Adding acid to all fruit wines?

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The forager

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I’m new to wine making. I’ve just made a pear wine adding one banana.

I am reading that all fruit wines need acid.

Do I need to add lemon juice, even though it is not called for in the recipe?
 

toadie

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Welcome to the club. You need a ph meter or test strips. Some fruits are high acid and some are low. Apple and pear are often in the right range.
 

toadie

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Forgot to mention that pH btn 3.2 and 3.4 is considered good for fruit wines though it's up to personal taste. Also fruit wines often need backsweetening to really bring out the fruit taste.
 

toadie

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That's a whole new set of problems. You have to use k meta and sorbate to stop the yeast. I would sweeten each glass individually if you are just starting unless you want to carbonate and/or get bottle bombs.
 
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The forager

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I did purchase some yeast stopper. Hopefully the wine will be sweet enough. I think I’ll cross that bridge once I sample them. Thank you so much for your help!
 

iceman_ii

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I did purchase some yeast stopper. Hopefully the wine will be sweet enough. I think I’ll cross that bridge once I sample them. Thank you so much for your help!
Unless you put a crap-ton of sugar in at the beginning, it won't be "sweet enough"... plan on stabilizing and backsweetening. For fruit wines, I use sugar/OSG to hit an ABV target, after fermenting dry. After the sugar is attenuated, I stabilize, backsweeten, clarify (bentonite and keisesol/chitosan), then I usually cold crash, and either bottle or force carb... if you stabilize, you can't bottle condition, if you want sparkling, you have to make it fizzy mechanically, so bottle bombs are not really an issue. I KNOW purists out there will slam me for backsweetening, but country wines need the sweetness.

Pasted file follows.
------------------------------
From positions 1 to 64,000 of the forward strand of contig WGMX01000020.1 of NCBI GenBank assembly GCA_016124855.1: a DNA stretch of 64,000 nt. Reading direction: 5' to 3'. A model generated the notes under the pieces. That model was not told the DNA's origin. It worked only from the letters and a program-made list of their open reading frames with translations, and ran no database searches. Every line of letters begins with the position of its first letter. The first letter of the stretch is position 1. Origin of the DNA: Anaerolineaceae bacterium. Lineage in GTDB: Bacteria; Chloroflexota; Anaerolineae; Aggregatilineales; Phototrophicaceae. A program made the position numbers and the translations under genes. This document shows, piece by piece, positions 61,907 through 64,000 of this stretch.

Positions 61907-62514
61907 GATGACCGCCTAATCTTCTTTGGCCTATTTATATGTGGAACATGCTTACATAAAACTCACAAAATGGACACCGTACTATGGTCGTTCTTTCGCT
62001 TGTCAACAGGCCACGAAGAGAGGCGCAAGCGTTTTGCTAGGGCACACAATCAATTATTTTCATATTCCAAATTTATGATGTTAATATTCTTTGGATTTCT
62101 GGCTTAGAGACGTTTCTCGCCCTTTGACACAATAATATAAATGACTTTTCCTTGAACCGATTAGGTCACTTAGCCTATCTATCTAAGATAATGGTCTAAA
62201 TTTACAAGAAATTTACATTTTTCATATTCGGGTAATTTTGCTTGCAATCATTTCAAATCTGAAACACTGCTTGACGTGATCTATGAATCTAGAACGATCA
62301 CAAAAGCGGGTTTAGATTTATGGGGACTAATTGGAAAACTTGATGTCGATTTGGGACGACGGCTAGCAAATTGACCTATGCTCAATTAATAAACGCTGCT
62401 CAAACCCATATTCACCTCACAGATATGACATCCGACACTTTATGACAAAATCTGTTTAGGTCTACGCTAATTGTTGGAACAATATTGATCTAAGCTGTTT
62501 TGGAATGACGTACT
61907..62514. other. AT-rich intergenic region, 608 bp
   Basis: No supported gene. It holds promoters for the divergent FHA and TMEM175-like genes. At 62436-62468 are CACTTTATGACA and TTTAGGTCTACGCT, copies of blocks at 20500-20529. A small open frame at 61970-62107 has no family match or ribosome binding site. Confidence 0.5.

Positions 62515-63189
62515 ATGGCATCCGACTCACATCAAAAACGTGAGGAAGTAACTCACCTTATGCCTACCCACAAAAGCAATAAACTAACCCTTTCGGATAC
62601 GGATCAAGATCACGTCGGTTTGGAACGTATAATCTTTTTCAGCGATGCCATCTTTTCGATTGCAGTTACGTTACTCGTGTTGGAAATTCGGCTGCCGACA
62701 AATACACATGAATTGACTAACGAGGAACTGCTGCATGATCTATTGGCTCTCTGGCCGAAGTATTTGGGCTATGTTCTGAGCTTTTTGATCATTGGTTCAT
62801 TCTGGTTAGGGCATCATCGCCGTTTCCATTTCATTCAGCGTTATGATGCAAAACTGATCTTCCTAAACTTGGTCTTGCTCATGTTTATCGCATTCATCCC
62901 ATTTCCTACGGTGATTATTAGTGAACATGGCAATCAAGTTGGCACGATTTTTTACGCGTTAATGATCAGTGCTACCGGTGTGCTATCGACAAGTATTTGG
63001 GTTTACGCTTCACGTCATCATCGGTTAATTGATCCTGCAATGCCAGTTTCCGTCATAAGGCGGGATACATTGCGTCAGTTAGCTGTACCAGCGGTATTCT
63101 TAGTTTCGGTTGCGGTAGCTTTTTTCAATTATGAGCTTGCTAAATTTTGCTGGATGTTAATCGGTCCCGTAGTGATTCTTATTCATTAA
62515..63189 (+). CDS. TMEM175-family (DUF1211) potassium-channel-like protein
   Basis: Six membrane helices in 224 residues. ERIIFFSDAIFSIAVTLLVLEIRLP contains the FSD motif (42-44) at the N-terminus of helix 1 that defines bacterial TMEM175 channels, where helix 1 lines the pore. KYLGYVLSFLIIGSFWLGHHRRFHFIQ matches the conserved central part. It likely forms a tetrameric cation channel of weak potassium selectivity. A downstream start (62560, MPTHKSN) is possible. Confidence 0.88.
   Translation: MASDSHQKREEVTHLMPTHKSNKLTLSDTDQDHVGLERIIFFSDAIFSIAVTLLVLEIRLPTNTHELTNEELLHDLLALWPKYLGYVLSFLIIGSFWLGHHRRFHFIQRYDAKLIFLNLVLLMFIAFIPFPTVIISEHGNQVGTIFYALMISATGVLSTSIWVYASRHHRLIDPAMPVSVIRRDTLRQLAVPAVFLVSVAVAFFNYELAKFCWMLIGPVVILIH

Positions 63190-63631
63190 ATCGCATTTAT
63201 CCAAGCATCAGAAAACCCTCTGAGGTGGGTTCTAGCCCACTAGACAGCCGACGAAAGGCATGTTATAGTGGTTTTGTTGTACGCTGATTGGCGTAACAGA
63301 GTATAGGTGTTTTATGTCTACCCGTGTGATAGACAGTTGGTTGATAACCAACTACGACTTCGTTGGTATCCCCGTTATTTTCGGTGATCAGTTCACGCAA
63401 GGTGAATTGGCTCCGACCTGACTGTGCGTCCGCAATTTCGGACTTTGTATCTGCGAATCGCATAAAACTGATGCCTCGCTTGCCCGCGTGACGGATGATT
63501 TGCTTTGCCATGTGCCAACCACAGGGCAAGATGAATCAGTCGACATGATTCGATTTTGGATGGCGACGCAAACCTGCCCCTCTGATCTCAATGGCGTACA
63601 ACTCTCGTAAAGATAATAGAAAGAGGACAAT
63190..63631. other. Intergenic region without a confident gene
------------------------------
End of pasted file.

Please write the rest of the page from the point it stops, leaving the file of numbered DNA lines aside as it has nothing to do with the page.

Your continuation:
I have also used erythritol to backsweeten. If you do, you end up with zero calories from carbs, so your beverages are "Keto friendly"
 

Mallerstang

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It may be a matter of personal taste - I started out following recipes that called for acid blend, but now I usually don't add any. Also I make dry fruit wines, and I don't find they need sweetening.

I mostly use blackberries, blueberries and peaches.
 

Raptor99

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The acid not only affects the taste, but helps to preserve the wine. If the pH is greater than 3.6 then the wine might not last very long, and you will need a lot more Kmeta to prevent oxidation. So you should drink those wines quickly. If you want to age it for a year or longer, you should get the pH in the 3.4 to 3.6 range.

I always add acid to peach and pear wine, but cranberry wine is already too acidic, so I have to reduce the PH rather than raise it. Each type of fruit is different. Blackberries and blueberries have a little more acid, so you might need to add as much. Peaches and pears need acid.

The amount of acid in a given fruit is dependent on variety, soil, weather, and exact ripeness at harvest, so it is better to measure the pH rather then depend on a recipe.
 
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